My soul, I meet thee, when this life’s outrun,

Will we not find some headland consecrated

By aery apostles of terrene delight,

Will not our cult be founded on the waves,

Clear sapphire, cobalt, cyanine,

On triune azunes, the impalpable

Mirrors unstill of the eternal change?


Soul, if She meets us there, will any rumour

Of havens more high and courts desirable

Lure us beyond the cloudy peak of Riva?

NOTE: There will be no serious spoilers in this post. It should be fine for anyone to read even if they haven’t seen the movie; most of the discussion centers on a quotation that is seen in a preview.

I love movie previews. I find the best of them thrilling, while I scorn and laugh at the worst of them. If I’m getting tired of work, I need only watch a couple trailers to perk up. Earlier this year, Prometheus held my attention hostage for several months with tantalizing trailers. Later on, I came to love the Django Unchained trailers, which I first saw in Walnut Creek while getting ready to see The Master (which, incidentally, was probably my favorite movie of 2012).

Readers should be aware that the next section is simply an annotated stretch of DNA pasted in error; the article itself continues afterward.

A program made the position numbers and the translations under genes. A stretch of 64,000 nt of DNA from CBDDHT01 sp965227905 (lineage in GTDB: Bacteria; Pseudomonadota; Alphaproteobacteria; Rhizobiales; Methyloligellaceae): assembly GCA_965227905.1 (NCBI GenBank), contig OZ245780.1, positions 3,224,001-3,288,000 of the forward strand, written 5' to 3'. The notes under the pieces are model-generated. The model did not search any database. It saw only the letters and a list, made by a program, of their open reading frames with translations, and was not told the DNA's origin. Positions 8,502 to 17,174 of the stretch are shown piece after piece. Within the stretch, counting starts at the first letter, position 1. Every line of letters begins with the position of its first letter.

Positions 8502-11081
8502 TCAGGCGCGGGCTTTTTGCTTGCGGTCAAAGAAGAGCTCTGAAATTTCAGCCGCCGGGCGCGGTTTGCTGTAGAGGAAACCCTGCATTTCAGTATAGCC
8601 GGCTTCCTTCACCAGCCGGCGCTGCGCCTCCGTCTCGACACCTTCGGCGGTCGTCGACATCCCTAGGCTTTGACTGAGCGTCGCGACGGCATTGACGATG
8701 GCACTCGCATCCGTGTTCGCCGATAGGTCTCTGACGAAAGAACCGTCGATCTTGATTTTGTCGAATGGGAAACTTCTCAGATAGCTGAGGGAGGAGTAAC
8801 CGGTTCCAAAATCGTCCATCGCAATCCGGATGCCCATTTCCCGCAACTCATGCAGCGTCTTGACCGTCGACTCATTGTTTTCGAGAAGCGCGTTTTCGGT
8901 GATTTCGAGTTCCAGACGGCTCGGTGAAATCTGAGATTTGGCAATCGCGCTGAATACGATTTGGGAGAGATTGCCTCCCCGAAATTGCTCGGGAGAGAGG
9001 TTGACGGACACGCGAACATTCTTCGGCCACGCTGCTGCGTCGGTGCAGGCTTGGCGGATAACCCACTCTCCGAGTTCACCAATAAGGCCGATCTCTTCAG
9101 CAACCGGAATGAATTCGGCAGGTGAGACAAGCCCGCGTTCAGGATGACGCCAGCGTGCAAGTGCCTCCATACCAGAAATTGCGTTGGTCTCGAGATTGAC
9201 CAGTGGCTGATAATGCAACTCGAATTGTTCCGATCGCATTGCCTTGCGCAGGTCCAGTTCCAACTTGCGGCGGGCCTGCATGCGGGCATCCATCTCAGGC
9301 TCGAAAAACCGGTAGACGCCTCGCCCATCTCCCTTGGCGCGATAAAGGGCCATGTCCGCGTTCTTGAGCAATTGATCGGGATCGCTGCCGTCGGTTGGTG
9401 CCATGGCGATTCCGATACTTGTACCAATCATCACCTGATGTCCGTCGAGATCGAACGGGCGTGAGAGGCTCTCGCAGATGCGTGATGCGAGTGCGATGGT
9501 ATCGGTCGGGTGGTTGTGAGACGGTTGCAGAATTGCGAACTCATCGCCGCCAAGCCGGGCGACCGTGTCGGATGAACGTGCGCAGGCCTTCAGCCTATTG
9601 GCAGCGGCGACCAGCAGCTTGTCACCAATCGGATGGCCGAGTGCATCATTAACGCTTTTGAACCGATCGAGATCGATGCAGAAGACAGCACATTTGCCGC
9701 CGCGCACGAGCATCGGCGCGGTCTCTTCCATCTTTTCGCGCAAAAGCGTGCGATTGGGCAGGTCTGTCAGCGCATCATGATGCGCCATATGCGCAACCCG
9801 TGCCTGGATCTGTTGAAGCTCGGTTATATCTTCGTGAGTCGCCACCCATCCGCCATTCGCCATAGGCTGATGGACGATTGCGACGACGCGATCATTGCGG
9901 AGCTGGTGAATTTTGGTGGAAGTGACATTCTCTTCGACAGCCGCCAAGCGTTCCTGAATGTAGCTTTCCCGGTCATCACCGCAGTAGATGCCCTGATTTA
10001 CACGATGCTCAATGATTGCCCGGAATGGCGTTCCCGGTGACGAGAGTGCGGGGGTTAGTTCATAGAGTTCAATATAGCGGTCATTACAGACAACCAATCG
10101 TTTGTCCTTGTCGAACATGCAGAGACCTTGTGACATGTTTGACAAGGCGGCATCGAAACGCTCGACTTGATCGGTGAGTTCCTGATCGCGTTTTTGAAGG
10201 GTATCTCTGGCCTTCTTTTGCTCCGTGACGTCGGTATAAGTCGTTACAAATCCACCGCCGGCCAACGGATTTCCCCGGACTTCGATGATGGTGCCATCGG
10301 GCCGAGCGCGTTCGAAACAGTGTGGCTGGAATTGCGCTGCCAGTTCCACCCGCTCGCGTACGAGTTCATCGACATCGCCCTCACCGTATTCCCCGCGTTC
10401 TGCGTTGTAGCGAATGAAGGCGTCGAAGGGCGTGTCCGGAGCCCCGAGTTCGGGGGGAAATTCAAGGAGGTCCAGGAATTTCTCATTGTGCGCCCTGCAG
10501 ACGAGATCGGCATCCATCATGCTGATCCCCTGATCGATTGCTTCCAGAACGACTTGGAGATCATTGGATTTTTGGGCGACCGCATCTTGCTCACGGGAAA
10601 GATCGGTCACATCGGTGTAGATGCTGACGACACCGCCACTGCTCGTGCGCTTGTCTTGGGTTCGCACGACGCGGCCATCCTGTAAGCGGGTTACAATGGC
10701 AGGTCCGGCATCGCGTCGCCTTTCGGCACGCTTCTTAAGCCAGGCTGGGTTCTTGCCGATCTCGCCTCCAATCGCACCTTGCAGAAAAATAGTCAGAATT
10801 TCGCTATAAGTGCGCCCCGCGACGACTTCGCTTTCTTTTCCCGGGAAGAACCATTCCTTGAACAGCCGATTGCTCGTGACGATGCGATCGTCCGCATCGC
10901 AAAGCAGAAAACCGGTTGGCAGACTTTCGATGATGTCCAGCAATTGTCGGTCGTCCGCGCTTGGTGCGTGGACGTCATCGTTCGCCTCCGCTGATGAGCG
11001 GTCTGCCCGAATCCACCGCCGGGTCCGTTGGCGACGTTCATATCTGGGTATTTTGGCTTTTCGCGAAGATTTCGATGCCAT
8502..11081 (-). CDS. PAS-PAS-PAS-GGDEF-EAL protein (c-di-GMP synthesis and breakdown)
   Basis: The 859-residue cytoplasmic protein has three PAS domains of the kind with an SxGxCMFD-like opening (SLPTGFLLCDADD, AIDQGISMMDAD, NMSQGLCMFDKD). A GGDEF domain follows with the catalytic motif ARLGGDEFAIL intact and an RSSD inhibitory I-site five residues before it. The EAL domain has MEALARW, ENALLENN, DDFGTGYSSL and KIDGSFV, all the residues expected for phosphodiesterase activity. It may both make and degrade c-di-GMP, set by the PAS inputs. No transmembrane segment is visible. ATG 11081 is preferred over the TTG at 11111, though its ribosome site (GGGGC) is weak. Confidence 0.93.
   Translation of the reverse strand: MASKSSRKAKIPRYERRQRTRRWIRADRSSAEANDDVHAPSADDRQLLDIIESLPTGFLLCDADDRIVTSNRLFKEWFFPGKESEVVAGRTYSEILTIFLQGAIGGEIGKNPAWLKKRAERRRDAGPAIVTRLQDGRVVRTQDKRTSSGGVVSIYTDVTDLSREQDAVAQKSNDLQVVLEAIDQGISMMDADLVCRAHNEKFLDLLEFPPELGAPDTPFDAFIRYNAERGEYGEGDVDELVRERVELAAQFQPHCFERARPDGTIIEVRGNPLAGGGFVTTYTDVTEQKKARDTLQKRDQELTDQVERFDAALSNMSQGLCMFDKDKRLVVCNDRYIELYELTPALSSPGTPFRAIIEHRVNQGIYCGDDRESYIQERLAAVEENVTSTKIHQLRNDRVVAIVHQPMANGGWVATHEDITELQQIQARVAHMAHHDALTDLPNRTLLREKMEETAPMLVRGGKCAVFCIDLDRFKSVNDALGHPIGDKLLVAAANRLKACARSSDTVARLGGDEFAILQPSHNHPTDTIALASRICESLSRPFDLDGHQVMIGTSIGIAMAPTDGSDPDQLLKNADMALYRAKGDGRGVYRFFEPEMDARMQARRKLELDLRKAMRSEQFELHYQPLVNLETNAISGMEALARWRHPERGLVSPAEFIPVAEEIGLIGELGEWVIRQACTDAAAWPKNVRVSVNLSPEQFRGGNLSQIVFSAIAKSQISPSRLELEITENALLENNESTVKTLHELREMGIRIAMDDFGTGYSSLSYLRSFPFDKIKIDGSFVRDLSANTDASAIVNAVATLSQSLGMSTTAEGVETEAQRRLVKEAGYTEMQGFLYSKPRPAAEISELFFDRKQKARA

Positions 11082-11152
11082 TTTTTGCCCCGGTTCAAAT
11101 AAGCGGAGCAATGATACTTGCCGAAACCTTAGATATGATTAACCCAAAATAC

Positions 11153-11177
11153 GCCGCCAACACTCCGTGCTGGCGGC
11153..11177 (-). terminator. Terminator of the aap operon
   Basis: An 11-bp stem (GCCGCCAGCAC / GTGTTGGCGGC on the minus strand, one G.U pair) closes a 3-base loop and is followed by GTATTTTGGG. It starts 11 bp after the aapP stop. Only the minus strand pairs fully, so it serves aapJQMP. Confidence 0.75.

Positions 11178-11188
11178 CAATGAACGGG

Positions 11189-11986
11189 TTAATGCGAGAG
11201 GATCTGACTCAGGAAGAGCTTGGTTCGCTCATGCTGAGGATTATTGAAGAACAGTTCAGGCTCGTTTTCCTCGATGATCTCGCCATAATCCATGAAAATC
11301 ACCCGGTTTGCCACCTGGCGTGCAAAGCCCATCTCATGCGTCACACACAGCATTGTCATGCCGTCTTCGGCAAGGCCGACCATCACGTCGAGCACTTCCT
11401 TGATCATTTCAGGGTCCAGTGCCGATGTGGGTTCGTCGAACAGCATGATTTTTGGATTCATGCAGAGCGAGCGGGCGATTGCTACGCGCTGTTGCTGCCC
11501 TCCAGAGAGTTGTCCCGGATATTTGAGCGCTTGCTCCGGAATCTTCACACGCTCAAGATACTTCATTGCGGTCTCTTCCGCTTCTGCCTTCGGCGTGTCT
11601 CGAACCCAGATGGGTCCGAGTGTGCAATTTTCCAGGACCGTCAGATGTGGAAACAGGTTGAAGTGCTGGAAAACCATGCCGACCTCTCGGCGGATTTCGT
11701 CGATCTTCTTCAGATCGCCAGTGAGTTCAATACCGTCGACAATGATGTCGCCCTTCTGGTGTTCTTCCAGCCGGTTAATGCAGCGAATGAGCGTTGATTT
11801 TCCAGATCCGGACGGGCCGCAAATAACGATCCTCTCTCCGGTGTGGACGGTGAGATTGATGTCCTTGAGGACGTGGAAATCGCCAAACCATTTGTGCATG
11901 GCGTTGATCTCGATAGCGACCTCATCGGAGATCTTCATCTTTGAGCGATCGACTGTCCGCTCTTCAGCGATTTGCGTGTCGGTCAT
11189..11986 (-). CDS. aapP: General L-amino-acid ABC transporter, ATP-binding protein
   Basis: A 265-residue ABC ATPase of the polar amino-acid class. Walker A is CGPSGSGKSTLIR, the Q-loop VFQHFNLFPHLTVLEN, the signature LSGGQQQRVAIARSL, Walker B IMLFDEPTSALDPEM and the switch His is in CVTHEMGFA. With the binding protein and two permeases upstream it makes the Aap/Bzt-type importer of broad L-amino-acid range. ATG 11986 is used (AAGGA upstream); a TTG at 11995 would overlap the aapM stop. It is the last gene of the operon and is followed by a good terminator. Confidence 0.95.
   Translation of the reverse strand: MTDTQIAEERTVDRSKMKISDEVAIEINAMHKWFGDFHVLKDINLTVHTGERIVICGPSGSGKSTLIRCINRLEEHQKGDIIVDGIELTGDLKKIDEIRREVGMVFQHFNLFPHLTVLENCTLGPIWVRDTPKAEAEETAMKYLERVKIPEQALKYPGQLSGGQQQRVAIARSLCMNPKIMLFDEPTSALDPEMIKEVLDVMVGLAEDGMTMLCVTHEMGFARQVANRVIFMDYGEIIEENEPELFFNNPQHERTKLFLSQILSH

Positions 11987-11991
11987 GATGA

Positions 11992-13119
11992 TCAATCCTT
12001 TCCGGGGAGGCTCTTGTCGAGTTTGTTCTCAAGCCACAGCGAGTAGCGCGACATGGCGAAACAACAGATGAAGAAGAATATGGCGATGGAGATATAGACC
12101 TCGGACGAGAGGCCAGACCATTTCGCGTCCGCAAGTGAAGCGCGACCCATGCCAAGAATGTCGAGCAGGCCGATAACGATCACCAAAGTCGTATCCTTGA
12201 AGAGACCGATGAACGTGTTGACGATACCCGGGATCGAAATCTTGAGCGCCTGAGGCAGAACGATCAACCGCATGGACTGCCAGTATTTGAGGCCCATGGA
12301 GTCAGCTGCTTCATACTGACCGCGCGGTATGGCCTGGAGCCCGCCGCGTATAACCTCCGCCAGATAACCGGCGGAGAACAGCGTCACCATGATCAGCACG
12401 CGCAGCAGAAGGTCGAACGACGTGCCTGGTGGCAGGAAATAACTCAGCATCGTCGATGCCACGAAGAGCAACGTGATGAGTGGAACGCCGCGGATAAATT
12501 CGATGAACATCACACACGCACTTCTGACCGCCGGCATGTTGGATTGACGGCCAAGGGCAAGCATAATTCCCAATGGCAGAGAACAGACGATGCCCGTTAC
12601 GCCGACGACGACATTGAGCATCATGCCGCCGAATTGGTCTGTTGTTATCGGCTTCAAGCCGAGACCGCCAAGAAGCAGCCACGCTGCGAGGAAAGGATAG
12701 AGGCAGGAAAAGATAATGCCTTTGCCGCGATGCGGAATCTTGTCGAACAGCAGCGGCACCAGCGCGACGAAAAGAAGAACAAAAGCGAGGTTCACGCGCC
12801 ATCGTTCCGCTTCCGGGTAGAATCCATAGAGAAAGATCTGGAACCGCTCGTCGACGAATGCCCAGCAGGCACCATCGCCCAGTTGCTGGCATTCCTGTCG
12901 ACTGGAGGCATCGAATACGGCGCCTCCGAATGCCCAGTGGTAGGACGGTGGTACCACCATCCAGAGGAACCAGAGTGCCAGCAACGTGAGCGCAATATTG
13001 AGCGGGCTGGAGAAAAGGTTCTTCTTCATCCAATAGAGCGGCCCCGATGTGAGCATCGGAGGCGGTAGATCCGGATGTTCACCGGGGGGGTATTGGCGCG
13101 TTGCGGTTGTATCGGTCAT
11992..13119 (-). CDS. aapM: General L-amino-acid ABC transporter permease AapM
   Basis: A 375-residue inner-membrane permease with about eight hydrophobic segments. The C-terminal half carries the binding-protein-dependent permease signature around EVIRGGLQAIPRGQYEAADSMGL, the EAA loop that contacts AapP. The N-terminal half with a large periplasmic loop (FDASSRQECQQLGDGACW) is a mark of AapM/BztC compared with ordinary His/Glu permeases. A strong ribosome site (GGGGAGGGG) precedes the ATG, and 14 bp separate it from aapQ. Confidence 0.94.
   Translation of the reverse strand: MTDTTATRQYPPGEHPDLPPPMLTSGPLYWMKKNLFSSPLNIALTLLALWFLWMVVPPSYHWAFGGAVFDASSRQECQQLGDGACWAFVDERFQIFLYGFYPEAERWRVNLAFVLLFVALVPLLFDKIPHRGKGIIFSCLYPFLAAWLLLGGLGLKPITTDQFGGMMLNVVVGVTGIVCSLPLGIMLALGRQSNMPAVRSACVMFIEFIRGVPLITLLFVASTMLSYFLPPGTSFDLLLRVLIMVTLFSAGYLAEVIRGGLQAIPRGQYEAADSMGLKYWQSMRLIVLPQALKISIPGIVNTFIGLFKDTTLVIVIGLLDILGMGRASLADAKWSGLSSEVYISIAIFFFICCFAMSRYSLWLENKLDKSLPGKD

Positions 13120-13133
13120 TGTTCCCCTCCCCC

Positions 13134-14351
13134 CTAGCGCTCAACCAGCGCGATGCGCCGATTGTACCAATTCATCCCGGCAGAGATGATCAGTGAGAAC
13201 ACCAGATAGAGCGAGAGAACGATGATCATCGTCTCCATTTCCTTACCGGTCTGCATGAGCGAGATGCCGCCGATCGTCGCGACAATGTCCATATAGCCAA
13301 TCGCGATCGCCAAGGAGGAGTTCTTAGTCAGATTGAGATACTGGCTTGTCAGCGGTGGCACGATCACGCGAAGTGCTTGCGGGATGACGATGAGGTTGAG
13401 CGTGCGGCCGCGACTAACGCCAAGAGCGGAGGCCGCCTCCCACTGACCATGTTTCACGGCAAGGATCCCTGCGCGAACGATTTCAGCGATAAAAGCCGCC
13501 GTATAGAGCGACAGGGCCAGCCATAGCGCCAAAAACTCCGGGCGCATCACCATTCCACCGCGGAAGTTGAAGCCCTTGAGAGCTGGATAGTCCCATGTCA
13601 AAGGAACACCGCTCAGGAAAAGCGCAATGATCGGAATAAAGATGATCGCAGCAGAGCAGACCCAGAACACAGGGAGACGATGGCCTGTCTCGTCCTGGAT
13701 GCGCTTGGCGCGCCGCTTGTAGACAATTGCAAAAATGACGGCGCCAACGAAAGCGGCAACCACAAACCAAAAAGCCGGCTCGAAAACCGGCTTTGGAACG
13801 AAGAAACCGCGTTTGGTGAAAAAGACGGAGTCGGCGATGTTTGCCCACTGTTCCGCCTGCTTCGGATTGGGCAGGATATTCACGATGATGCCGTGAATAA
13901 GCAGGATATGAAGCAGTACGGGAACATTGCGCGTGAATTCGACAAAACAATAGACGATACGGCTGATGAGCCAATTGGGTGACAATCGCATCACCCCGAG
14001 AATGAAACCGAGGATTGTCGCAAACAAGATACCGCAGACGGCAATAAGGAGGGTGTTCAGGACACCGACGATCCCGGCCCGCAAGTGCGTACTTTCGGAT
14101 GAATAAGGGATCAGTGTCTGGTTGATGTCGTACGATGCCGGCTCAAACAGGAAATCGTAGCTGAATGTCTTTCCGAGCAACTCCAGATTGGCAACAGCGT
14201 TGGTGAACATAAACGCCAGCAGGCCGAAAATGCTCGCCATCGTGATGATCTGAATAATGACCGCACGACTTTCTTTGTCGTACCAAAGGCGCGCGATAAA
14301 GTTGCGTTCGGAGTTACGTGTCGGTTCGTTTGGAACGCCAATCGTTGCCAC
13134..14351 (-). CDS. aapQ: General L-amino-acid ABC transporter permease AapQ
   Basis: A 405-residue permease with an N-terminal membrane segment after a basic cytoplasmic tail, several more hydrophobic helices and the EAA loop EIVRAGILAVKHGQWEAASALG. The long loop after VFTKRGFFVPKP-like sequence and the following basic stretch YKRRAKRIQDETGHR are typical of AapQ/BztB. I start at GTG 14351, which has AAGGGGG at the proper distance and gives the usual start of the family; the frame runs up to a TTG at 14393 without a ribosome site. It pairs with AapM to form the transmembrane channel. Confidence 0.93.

I seized upon this trailer immediately not only because it showcased Tarantino’s potent mix of impeccably soundtracked dark humor and bloody action. Not just because it was obvious that the movie would be a delight (if an edgy and precarious one), full of badassery, play with the film canon, and witty one-liners. The thing that caught me, funnily enough, appealed not to the fan of cinema but to the recent graduate in anthropology. To wit, I’m referring to the quotation from this slice (if you already opened the trailer, go to about 1:25 and wait for Leo).

“I spent my whole life surrounded by black faces.

I only had one question. Why don’t they rise up and kill the whites?”

I’m calling this “Leo’s Big Question.” Of course, the irony in the film is that Django is constantly on the verge of killing Candie (Leo’s character, the owner of a huge plantation of slaves, including Django’s wife). But I had only just seen the preview, and yet the question stood out immediately to me.

It’s an obviously provocative question. For many people, the judgment about Django Unchained has centered around its depictions of race and slavery. And for most people, the provocative part of that question is its invocation of race.